Thursday, May 23, 2013


(because I am not a dick).

So here is the deal with the new Star Trek franchise: when you say you "like Star Trek", or you don't like Star Trek, what exactly are you referring to?  This is the problem that has plagued Star Trek for the past 40 years.  Which "Star Trek" is currently in the movie theatre? 

Look at Star Wars as a comparitive for example.  There's six movies.  That's it.  Now, I know that there are video games and books and action figures and cartoons, but basically, for 90% of us, when we think of Star Wars, we think of the original three movies (the good ones) and then the next three movies (which are the first ones, or the bad ones—this may be confusing, so let's refer to them as the "Jar Jar" ones).  I would pay $20 to kick Jar Jar in the binx. 

This newest Star Trek movie reboot is loosely-based on the 1960s TV show.  When J. J. Abrams rebooted the franchise in 2009, I gave a big ho hum.  It wasn't even a "boo!" - I just didn't care.  The Star Trek Franchise has gone on the following run in the past 40 years:
  • Original Series (1960s) - virtually nobody watched it
  • Original Series (reruns) - watched it when you were sick and home from school
  • Next Generation (1987) - lots of people really enjoyed this show
  • Deep Space Nine (1993) - okay, we are starting to get a little tired of this
  • Voyager (1995) - good lord, even baseball only has 162 games
  • Enterprise (2001) - I am officially terrified of turning on my TV at any time of the day or night for fear of seeing Star Trek.
Plus the movies!  There were six "Original" movies and then four more with the Next Generation cast.  That's a lot of Trek.  More like Star Bleecchh!  (Thanks Mad Magazine.)

However, J. J. Abrams got every thing right with the 2009 reboot.  It is designed for people who would not normally go to a science-fiction movie—the movie has great characters not bogged down with years of backstory, and the action is second to none.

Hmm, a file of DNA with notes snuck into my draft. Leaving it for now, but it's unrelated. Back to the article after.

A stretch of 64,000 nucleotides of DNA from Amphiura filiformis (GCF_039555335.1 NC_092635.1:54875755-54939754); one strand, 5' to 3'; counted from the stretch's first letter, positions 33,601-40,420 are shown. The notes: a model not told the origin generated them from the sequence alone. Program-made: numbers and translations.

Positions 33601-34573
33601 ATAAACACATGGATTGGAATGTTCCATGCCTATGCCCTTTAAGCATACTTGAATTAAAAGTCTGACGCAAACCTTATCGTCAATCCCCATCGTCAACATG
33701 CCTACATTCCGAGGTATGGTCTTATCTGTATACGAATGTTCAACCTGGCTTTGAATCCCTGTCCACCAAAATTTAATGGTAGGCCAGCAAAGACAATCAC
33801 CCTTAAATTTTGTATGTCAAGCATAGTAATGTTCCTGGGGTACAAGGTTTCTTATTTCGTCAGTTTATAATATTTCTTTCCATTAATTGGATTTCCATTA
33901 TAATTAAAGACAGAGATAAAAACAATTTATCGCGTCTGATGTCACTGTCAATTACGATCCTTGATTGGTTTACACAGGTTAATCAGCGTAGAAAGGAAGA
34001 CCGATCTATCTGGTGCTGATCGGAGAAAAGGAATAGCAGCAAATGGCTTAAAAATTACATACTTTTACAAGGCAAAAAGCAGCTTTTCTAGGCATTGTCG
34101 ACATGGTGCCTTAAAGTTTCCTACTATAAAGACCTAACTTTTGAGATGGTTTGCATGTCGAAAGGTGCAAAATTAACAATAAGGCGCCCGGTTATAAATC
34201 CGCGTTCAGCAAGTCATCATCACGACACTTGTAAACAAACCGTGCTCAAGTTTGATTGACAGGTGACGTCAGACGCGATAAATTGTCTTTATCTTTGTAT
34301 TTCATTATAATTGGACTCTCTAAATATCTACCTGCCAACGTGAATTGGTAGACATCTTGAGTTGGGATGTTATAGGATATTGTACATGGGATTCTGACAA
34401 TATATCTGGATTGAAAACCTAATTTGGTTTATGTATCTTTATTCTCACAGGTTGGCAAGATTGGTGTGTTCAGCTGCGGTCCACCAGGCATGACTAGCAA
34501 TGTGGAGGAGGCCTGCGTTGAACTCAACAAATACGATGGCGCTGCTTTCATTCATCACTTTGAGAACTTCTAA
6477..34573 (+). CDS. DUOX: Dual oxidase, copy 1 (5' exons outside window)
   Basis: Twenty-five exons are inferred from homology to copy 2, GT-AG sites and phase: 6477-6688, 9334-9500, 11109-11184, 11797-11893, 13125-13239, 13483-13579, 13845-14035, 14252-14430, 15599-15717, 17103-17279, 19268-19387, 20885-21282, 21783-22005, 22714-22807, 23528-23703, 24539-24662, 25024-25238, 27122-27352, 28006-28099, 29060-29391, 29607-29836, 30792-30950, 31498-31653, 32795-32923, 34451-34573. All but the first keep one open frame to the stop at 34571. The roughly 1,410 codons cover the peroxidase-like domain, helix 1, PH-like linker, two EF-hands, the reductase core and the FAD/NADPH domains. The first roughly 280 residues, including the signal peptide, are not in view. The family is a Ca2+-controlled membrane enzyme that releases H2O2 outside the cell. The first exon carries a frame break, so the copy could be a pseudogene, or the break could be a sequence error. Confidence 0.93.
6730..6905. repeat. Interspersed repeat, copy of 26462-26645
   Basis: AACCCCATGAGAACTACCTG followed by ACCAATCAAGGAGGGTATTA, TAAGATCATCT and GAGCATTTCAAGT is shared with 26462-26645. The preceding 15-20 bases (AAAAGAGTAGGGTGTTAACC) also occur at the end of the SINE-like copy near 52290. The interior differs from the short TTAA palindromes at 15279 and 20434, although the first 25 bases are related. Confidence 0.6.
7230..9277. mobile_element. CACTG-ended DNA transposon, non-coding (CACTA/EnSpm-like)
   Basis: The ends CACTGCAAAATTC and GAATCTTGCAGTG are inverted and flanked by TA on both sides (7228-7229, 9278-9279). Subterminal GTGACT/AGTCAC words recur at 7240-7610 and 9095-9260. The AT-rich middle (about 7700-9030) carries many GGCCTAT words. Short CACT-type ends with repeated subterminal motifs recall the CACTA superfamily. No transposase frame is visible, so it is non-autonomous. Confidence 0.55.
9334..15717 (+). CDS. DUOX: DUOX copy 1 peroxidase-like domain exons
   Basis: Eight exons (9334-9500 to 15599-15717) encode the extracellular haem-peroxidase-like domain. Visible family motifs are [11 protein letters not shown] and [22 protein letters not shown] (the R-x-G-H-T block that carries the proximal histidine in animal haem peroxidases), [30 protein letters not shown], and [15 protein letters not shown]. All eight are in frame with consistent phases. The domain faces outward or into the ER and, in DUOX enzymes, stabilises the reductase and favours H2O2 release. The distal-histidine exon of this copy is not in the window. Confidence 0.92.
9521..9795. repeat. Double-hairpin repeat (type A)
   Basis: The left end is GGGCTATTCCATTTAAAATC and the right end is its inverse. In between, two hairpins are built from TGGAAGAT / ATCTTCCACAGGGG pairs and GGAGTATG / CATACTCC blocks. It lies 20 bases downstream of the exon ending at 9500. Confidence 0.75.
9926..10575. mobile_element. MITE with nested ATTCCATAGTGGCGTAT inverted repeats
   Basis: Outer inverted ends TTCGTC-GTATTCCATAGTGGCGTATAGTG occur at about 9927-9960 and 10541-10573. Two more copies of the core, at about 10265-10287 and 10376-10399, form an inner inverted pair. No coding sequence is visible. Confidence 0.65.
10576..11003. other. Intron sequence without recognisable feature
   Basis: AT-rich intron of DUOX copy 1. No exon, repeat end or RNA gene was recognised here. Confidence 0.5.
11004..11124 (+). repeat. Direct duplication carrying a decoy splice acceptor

That brings us to the newest installment: Star Trek Into Darkness.  Quite simply, this is a perfect action movie.  I loved everything about it so I won't just drool like a nerd and leave—instead I will rave about Benedict Cumberbatch, who is a british actor.  He plays the villain in the movie.  If you ever get a chance to watch BBC's Sherlock, you will see how great an actor Cumberbatch is.  (Plus Sherlock stars Tim from The Office, or maybe you know him as the Hobbit.  Anyway, Sherlock is a fantastic show).

As much as the action is the driving force in the movie (big crashes, fist fights, etc) - there are a lot of really intelligent, strong characters in the film and that is the backbone of any great story.  Every really good movie has a powerful villain who doesn't act like a villain (they think they are the hero), and this film has a perfect villain (Cumberbatch).  

If you don't like crowds or people talking on their cell phones, I recommend seeing a film during the workday. There were nine people in the theatre.  One guy sat down within forty feet of my seat and I was outraged. 

I watched the movie in 3D but I'm not sure how much that adds to the experience—in some scenes, the 3D is awesome, but in others, like when people are standing around, it can be kind of distracting.  I keep waiting for someone to throw a machete at me or something.  Anyway, I loved this film. 
At the end of the day, a great movie (to me) is one that you get to the end and you didn't look at your watch, or wonder about work the next day.  I was totally engrossed and loved it.  If you are a science-fiction fan or an action fan, check out the 2009 film (simply called "Star Trek") and then hit the theatre for a big-time action movie.